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Ricard D. Lardizabal and Paul G. Thompson

Four sweet potato [Ipomoea batatas (L.) Lam.] cultivars responded differently to growth regulator application for number of flowers produced, percentage capsule set, and number of seeds produced. Gibberellic acid, 2,4-D, and BA application resulted in the highest number of flowers by `Jewel', `Shore Gold', and `Vardaman) plants, respectively. Application of GA3 to `Jewel', 2,4-D or ethephon to `Shore Gold', and BA to `Vardaman' produced the highest number of seeds. Grafting to rootstock of Z. carnea Jacq. spp. fistulosa (Mart. ex Choisy) D. Austin increased flower numbers, percentage capsule set, and number of seeds in all cultivars. The effects of growth regulators and grafting were additive for flower numbers, percentage capsule set, and number of seeds. Chemical names used: N-(phenylmethyl)-1H-purin-6-amine (BA), (2,4-dichlorophenoxy) acetic acid (2,4-D), (2-chloroethyl) phosphoric acid (ethephon), and (1α, 2β, 4a α, 4b β, 10)-2,4a,7-trihydroxy-1-methy1-8-methylenegibb-3-ene-1,10-dicarboxylic acid 1,4a-Iactone (gibberellic acid; GA3).

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Masahumi Johkan, Tomoko Chiba, Kazuhiko Mitsukuri, Satoshi Yamasaki, Hideyuki Tanaka, Kei-ichiro Mishiba, Toshinobu Morikawa, Masayuki Oda, Chihiro Yamamoto, and Hiroshi Ohkawa

There is concern that high temperatures resulting from global warming could reduce fruit set of tomato (Solanum lycopersicum). However, fruit set of parthenocarpic tomato genotypes, which often bears seedless fruit, is not reduced when grown under a high temperature. The cause of seedless fruit development was studied with the aim of increasing the seed number in parthenocarpic tomato. Ovule number at anthesis in parthenocarpic and non-parthenocarpic fruit did not differ, but the proportion of undeveloped ovules increased with time after anthesis in parthenocarpic tomato, whereas most ovules in non-parthenocarpic tomato developed normally. Pollen grains germinated on the stigma and extruded pollen tubes in parthenocarpic and non-parthenocarpic tomatoes, but in parthenocarpic tomato, pollen tube elongation was markedly inhibited in the style base. Elongation of pollen tubes on agar containing indoleacetic acid (IAA) was depressed in parthenocarpic and non-parthenocarpic tomato plants. p-Chlorophenoxyisobutyric acid (PCIB), which inhibits auxin action, did not affect the fruit set and fresh weight in either type of tomato, although seed number per fruit in parthenocarpic tomato was significantly increased from 13 ± 2 to 74 ± 6 seeds by PCIB treatment. These results indicated that a high IAA concentration in the ovary of parthenocarpic tomato inhibited pollen tube elongation, and that poor fertilization resulted in failure of ovule development. Moreover, floral organs in parthenocarpic tomato were normally developed as in non-parthenocarpic tomato, and seed development could be induced in parthenocarpic tomato by PCIB treatment.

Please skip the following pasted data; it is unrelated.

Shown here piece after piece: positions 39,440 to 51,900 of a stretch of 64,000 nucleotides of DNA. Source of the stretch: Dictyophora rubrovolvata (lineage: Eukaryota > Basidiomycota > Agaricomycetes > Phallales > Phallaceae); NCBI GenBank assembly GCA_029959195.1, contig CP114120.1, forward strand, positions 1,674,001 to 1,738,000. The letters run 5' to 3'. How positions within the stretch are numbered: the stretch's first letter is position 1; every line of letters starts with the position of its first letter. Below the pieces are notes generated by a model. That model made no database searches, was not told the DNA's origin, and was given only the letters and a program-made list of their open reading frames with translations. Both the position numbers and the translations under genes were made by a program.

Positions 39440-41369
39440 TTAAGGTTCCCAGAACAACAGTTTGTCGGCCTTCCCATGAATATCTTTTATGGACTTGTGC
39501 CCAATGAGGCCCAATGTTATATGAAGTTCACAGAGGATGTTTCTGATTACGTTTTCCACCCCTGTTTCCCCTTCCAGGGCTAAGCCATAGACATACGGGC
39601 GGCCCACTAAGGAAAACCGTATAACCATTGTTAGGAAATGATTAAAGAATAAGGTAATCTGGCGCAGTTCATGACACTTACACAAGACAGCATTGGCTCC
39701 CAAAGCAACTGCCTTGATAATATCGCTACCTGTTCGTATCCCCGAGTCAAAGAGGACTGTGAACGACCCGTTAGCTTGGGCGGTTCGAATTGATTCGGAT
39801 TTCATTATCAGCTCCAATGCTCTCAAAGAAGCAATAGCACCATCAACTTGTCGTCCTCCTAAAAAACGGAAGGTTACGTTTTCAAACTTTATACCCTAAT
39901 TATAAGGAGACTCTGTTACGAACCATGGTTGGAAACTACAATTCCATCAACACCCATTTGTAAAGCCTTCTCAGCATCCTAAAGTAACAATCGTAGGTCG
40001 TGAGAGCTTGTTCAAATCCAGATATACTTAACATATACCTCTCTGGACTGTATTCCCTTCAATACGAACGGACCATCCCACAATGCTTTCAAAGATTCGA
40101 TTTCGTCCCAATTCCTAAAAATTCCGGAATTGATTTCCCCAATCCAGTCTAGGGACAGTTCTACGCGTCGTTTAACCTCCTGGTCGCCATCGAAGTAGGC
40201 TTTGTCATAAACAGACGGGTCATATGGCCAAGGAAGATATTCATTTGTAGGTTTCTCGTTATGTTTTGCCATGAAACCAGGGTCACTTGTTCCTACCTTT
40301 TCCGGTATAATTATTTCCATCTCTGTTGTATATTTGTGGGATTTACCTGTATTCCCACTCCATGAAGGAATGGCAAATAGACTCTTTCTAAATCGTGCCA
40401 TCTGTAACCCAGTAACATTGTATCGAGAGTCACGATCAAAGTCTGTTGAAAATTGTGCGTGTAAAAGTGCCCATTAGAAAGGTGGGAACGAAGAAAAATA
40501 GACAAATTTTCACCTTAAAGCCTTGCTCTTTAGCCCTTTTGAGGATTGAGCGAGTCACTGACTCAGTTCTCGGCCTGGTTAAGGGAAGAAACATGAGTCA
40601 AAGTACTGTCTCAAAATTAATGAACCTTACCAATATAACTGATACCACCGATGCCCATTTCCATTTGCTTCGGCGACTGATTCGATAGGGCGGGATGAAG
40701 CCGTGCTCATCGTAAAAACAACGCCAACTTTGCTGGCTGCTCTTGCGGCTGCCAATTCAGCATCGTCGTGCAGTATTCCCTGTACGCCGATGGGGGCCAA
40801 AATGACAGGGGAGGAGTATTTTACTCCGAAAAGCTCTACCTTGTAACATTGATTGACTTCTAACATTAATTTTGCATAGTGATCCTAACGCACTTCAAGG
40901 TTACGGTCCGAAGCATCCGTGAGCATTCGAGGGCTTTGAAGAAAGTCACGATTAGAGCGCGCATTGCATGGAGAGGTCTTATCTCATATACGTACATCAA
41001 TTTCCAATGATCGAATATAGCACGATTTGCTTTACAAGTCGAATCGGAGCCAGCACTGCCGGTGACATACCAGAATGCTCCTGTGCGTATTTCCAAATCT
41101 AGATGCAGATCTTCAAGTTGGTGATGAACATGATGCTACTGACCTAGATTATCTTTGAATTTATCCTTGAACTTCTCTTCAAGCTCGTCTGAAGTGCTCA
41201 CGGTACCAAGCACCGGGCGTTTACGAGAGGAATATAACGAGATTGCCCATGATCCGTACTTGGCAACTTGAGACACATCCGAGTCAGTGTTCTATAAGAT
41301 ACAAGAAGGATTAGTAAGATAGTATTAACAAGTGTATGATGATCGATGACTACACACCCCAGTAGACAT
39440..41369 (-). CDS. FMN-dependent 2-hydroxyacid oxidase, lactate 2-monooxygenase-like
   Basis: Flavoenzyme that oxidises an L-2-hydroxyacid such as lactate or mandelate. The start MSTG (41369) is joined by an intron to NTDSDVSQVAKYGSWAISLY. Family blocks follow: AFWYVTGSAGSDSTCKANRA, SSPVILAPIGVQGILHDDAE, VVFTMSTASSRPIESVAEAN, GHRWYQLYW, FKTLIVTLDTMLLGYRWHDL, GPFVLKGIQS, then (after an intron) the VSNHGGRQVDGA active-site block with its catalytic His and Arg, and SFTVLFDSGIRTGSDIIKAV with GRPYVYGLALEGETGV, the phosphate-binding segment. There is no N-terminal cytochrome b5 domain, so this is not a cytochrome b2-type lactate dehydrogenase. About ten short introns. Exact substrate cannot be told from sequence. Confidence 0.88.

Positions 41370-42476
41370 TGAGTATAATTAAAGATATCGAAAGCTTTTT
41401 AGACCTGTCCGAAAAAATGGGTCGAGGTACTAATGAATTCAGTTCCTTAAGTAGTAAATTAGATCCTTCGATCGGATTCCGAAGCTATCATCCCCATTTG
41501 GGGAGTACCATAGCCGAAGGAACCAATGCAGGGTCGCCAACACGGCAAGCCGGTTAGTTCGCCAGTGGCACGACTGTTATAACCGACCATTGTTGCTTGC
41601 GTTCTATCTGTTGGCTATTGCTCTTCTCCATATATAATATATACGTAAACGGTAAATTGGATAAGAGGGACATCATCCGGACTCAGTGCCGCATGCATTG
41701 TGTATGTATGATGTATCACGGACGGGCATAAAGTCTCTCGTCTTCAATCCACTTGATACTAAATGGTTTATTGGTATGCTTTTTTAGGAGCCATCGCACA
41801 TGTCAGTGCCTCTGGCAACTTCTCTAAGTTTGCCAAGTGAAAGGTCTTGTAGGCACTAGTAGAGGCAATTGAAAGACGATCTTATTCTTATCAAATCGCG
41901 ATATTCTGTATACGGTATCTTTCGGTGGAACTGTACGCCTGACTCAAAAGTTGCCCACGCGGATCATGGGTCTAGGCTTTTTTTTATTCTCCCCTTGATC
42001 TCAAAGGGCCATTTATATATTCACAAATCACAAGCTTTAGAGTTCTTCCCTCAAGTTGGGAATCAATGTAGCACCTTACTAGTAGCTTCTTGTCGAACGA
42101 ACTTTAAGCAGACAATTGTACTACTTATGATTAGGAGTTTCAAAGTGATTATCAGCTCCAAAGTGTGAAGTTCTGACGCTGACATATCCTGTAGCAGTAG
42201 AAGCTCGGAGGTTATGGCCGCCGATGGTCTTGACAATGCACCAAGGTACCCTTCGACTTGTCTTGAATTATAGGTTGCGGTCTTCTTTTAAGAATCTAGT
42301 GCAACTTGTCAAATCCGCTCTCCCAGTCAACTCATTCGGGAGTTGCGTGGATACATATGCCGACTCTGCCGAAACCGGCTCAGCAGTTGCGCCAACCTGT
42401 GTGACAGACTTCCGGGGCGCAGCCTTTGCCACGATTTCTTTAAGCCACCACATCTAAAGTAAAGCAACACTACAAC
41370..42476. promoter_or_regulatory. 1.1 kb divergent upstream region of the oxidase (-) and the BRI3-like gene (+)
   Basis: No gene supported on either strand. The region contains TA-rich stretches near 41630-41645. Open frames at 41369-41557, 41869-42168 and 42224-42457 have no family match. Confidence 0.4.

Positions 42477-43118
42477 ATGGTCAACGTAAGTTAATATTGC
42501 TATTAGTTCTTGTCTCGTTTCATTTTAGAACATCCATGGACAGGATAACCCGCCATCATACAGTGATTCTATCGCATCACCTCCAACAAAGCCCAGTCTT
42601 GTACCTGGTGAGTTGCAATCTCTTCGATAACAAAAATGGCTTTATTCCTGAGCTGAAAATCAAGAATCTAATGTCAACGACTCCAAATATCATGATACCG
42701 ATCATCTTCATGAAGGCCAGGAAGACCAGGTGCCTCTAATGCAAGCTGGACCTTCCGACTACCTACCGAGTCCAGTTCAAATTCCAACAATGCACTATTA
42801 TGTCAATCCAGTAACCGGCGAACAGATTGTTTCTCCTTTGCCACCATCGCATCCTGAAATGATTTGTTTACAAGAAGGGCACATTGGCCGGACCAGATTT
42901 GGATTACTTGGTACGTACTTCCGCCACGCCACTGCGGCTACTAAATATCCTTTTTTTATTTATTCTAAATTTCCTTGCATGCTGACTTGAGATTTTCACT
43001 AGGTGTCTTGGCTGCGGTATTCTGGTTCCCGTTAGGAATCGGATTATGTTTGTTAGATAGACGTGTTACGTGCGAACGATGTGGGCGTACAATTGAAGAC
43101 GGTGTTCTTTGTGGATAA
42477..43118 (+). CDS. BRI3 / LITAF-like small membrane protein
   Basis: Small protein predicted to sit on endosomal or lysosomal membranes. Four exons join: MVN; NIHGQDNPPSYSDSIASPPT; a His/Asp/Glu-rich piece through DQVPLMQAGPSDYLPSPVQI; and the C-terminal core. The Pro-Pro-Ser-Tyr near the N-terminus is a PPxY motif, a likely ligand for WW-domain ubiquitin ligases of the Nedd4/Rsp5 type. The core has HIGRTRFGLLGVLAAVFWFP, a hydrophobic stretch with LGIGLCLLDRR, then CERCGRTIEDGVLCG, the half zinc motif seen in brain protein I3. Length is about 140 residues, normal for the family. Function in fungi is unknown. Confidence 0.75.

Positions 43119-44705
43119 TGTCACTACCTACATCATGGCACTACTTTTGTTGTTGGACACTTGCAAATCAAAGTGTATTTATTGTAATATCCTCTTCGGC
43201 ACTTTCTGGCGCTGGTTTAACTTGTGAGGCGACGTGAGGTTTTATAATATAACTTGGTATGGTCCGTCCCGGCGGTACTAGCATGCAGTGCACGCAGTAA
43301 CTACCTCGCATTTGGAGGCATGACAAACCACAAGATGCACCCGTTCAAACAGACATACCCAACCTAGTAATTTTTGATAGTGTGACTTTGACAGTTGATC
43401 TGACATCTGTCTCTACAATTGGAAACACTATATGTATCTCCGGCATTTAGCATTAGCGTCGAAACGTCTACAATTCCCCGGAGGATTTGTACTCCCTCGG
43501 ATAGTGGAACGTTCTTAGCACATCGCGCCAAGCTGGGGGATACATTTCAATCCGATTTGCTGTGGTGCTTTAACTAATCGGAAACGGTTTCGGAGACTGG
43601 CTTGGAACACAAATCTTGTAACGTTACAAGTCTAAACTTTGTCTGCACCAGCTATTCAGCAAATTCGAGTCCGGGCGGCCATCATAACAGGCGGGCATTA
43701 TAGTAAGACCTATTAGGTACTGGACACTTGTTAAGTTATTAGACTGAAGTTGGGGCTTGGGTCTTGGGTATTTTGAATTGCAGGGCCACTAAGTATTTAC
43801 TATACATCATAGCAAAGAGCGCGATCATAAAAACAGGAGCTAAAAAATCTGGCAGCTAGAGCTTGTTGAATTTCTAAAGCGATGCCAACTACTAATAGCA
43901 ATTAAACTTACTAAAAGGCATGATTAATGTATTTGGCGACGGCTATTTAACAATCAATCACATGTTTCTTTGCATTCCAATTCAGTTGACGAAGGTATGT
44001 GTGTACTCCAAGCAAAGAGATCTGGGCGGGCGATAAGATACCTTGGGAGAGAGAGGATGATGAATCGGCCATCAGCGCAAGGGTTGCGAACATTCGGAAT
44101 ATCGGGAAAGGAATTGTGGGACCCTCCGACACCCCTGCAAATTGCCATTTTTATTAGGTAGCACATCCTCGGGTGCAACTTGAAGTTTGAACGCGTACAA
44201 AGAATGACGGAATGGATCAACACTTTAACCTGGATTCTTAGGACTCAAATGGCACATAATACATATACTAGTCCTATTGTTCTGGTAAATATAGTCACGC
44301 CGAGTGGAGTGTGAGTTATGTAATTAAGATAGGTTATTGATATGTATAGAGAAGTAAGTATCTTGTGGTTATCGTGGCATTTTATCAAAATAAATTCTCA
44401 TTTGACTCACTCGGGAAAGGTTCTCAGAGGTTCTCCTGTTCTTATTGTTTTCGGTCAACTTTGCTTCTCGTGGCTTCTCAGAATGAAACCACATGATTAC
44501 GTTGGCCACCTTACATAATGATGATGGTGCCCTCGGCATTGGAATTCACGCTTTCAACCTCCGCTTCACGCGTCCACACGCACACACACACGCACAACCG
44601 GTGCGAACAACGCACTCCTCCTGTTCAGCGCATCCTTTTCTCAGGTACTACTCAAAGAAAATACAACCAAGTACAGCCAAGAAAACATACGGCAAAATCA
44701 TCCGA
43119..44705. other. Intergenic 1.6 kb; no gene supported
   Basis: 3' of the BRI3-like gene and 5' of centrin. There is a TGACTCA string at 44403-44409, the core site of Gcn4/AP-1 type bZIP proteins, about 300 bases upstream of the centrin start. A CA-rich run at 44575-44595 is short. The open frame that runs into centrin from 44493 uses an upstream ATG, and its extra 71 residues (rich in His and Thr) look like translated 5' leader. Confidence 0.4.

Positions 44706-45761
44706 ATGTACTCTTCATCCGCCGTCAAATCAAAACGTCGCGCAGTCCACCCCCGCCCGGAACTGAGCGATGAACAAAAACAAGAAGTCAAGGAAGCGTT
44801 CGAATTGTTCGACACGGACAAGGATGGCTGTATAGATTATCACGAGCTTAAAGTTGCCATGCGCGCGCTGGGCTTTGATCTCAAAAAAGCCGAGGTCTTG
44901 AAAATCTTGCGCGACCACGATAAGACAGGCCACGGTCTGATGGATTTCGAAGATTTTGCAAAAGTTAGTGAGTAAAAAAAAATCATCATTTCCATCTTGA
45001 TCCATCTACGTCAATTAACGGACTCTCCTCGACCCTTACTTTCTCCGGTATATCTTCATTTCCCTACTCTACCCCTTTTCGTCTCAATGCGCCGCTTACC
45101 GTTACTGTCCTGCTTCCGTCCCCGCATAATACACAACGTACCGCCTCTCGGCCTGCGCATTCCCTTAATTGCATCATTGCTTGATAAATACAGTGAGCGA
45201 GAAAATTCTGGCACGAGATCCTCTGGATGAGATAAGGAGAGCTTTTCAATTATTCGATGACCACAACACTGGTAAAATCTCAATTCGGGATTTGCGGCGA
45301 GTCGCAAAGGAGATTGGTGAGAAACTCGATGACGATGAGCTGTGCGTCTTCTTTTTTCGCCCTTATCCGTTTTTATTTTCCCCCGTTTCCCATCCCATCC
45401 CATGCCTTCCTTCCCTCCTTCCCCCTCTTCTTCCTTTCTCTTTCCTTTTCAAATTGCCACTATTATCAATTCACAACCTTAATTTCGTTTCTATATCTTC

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Ayman F. Abou-Hadid, Abo-Elfotouh M. Abd-Alla, and Richard A. Jones

Cucumber plants )Cucumis sativa cv. Beta-al-pha) were grown in a glasshouse in pots of sand with 3 NaCl levels in the nutrient solution (0.40 and 60 mM) and placed in four large water baths controlled at different temperatures (13, 18,23, and 28°C). The increase of NaCl levels decreased the vegetative growth, seed yield, and seed quality, while the increase of root zone temperature up to 23C° increased the vegetative growth, seed yield and quality. Whereas, 28°C showed lower effect than 23°C. Ethylene production and the content of proline and free amino acids were increased with increasing NaCl levels. The increase of root zone temperature till 23°C decreased ethylene production, proline, and free amino acids contents. Zero NaCl (as control) obtained with 23°C root zone temperature appeared to be the best for the over-all growth, seed yield and seed quality of cucumber plants.